Strict avoidance of the offending food is the only way to avoid an allergic reaction from food allergies. While many children will outgrow some of their food allergies, many will not, especially if they have a moderate to severe peanut allergy, or have experienced anaphylaxis.
Important nutrients can be lost and neglected when you have food allergies and have to eliminate one or more foods from you or your child’s diet. A parent with a child who has a long-term restricted diet must be managing a child’s nutrition and growth, and find safe sources of nutrients to ensure a nutritionally-balanced diet for adequate growth and development.
Managing a Child’s Nutrition and Growth
Can a dietitian help?
Maybe, or maybe not.
If you or your child is diagnosed with food allergies, a dietitian may be able to help in planning your allergen-free diet to assure you get the nutrients you need. Since food allergy is not a topic regularly covered in the educational and practice training of most dietitians, ask your allergist to recommend a dietitian he or she may have worked with in the past and has a good relationship with.
If your allergist doesn’t have a preferred dietitian to recommend to you, ask for the contact information of a local food allergy support group. A support group is a wonderful source of referrals, information, first-hand knowledge, and experiences. Plus, you will have the opportunity to meet local members who are going through the same struggles you are, and who can offer emotional support as well.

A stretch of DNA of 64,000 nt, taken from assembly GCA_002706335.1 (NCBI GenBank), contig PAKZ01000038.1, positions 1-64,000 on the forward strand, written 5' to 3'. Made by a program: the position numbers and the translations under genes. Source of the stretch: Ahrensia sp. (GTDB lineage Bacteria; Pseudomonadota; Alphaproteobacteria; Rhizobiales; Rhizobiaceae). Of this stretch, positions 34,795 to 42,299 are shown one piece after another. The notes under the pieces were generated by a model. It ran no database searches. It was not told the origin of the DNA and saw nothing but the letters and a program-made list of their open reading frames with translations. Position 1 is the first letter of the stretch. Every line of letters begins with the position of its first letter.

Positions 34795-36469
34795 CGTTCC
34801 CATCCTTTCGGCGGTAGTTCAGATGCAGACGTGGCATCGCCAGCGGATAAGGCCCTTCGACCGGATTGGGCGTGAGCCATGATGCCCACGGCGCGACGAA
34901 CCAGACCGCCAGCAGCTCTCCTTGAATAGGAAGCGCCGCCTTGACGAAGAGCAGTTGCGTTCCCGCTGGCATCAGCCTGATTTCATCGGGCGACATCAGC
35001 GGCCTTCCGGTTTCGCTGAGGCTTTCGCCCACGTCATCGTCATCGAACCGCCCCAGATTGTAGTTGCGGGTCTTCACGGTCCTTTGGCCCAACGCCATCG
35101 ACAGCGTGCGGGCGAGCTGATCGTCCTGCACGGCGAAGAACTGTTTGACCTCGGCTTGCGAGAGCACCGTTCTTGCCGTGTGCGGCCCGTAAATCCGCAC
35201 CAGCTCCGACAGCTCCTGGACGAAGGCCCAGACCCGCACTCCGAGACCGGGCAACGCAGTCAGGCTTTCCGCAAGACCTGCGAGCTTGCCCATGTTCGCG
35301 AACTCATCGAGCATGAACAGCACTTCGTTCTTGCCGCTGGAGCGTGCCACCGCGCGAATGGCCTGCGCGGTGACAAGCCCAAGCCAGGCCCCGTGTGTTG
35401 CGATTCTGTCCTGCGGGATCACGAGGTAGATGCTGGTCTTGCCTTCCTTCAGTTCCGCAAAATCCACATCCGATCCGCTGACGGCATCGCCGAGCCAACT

Learning to self-manage your child’s diet.
If you’re struggling to find a dietitian in your area familiar with the needs of a food allergy patient, you can learn to self-manage you or your child’s diet by educating yourself through food allergy/dietary books, or with information from reputable websites on the internet.
The USDA website has a Food and Nutrition Information Center which includes a guide to the Dietary Reference Intakes: Recommended Intakes for Individuals, organized by age and gender. This guide is a comprehensive set of dietary reference intake tables for vitamins, minerals, and macronutrients; including calcium and Vitamin D.
Food allergy advocacy and support groups like Food Allergy and Anaphylaxis Network and Kids with Food Allergies Foundation are another valuable sources of information. These sites contain nutritional articles written specifically for food allergy patients, food allergy management information, label reading guidelines, food allergy substitution information, recipes, and more.
If you choose to self-manage you or your child’s diet, be sure to keep a log of your dietary intake to share with your allergist and your primary care physician.
Yes, managing a child’s nutrition and growth is challenging, but with education, research, and support, a diet high in nutritional value can be achieved.